One hundred years ago, we didn’t know there was anything outside of our own galaxy, the Milky Way. Now we know that our puny planet Earth, and everything else, is part of a vast structure called the Cosmic Web. Its scale is difficult to comprehend in any concrete way, and the system’s complexity and magnitude brings our most powerful supercomputers to their knees.
Astronomers have known about the Cosmic Web for some time, as they’ve caught glimpses of it. But a new instrument has given us our most complete view of it yet.
In this colossal, convoluted web, galaxies are connected via vast filaments of gas. This intergalactic medium is like a gaseous system of veins and arteries, feeding gas from one region to another. Anything humans do inside this vast network seems inconsequential, but we have one thing going for us: the power to see it and understand it.
The Keck Cosmic Web Imager (KCWI) is an instrument at the Keck Observatory on Maunakea in Hawaii. It was designed by Christopher Martin, the Edward C. Stone Professor of Physics at Caltech, and the Director of Caltech Optical Observatories. Martin is also the lead author of a new paper in Nature Astronomy titled “Extensive Diffuse Lyman-alpha Emission Correlated with Cosmic Structure.“
“We chose the name Keck Cosmic Web Imager for our instrument because we were hoping it would directly detect the cosmic web,” said Martin. “I’m very happy it worked out.”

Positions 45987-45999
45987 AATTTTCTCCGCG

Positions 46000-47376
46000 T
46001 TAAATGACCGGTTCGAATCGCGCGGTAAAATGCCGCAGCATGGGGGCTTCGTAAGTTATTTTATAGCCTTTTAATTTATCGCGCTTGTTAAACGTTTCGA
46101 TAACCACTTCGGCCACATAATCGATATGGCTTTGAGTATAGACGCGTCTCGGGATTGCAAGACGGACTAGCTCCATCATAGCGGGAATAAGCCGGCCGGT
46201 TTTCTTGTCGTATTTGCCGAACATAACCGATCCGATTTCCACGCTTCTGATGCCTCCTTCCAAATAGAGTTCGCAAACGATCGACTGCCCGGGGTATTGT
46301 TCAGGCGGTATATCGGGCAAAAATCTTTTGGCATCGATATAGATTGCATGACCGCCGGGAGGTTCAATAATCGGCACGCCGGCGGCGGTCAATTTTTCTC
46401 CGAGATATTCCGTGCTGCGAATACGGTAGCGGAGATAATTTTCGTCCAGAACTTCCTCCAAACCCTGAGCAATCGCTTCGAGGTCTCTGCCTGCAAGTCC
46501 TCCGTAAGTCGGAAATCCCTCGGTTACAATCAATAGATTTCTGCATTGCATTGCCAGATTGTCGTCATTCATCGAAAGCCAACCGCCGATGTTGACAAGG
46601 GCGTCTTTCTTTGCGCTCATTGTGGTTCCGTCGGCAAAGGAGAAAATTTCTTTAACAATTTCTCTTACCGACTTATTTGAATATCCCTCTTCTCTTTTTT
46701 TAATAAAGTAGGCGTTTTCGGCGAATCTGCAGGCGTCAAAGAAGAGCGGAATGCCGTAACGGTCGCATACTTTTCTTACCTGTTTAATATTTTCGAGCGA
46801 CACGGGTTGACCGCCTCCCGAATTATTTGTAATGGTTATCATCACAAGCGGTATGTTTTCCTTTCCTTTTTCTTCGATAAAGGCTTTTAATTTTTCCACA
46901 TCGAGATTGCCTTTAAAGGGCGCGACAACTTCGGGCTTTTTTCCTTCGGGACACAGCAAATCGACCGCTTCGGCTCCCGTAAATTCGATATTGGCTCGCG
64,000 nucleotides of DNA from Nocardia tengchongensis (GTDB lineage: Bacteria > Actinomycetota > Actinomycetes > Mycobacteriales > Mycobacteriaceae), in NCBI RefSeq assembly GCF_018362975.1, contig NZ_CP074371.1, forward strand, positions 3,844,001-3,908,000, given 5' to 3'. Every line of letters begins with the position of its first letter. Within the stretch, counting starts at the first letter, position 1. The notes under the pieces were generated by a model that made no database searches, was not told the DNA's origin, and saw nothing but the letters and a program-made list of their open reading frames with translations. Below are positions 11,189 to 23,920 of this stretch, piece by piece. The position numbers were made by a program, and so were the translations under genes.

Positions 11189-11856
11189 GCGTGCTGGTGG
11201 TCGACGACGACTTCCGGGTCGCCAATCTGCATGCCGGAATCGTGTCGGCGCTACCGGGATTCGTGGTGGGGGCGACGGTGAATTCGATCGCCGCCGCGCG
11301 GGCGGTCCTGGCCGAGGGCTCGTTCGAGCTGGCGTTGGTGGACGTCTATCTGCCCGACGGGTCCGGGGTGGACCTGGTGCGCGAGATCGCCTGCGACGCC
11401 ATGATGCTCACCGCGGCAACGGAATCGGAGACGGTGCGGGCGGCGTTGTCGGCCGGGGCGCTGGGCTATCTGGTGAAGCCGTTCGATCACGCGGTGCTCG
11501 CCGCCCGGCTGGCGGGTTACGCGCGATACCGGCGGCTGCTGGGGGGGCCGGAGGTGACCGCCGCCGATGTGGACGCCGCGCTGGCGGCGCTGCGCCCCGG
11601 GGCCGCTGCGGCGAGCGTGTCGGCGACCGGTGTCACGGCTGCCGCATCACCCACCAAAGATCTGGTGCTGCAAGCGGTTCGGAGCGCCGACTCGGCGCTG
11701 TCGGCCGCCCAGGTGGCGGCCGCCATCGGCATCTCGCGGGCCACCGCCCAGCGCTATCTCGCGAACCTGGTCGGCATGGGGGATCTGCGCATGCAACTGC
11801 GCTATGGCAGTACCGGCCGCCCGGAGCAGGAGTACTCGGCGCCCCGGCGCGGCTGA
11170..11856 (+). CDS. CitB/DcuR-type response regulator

KCWI is a spectrograph, meaning it can measure light’s properties in the specific range of wavelengths it’s built to analyze. In KCWI’s case, it sees light from 350 nm to 560 nm, within the range of human vision. Inside that range, it can see what’s known as Lyman-alpha emissions.
Lyman-alpha emissions are spectral absorption lines from hydrogen. The emissions are created during electron transitions in neutral hydrogen. Since hydrogen is the most ubiquitous and widespread material in the Universe, observing its electron transitions is an effective way of “seeing” the vast cosmic web of hydrogen filaments connecting galaxies.
The Lyman-alpha forest is a critical concept in this research. The Lyman-alpha spectral lines from extremely distant galaxies and quasars don’t reach us in their pristine state. By the time the light reaches us, it’s passed through multiple intervening gas clouds. The clouds have different redshifts, and that affects the light by forming multiple absorption lines, which astronomers call the Lyman-alpha forest. Each vertical line is like a tree trunk in the forest. The Lyman-alpha forest is an important way to probe the cosmic web, and KCWI is built to do it.
By seeing the forest of spectral lines from distant hydrogen, it traces the gaseous filaments of hydrogen that work their way across the vast distances in the Universe.
Hydrogen is the stuff of stars. Stars form inside massive clouds of hydrogen called molecular clouds. These clouds are inside galaxies, but as the new study makes clear, the Universe’s hydrogen is not isolated within galaxies. Instead, vast filaments of cold dark hydrogen gas connect the galaxies and galaxy groups together.
Chris Martin, the lead author of this new research, was part of a team that discovered evidence of this vast hydrogen transport network back in 2015. That research presented evidence for a still-forming galaxy that receives its flow of cold hydrogen gas from an extended filament. While the galaxy itself was rotating, the gas in the filament was moving at a constant velocity, funnelling gas into the galaxy.
For that research, Martin and his colleagues worked with the KCWI’s predecessor, the CWI. It was installed on the Palomar Observatory, and the KCWI is like an improved version of the CWI. In the 2015 discovery, the gas in the funnel was lit up by a quasar and was easier to observe.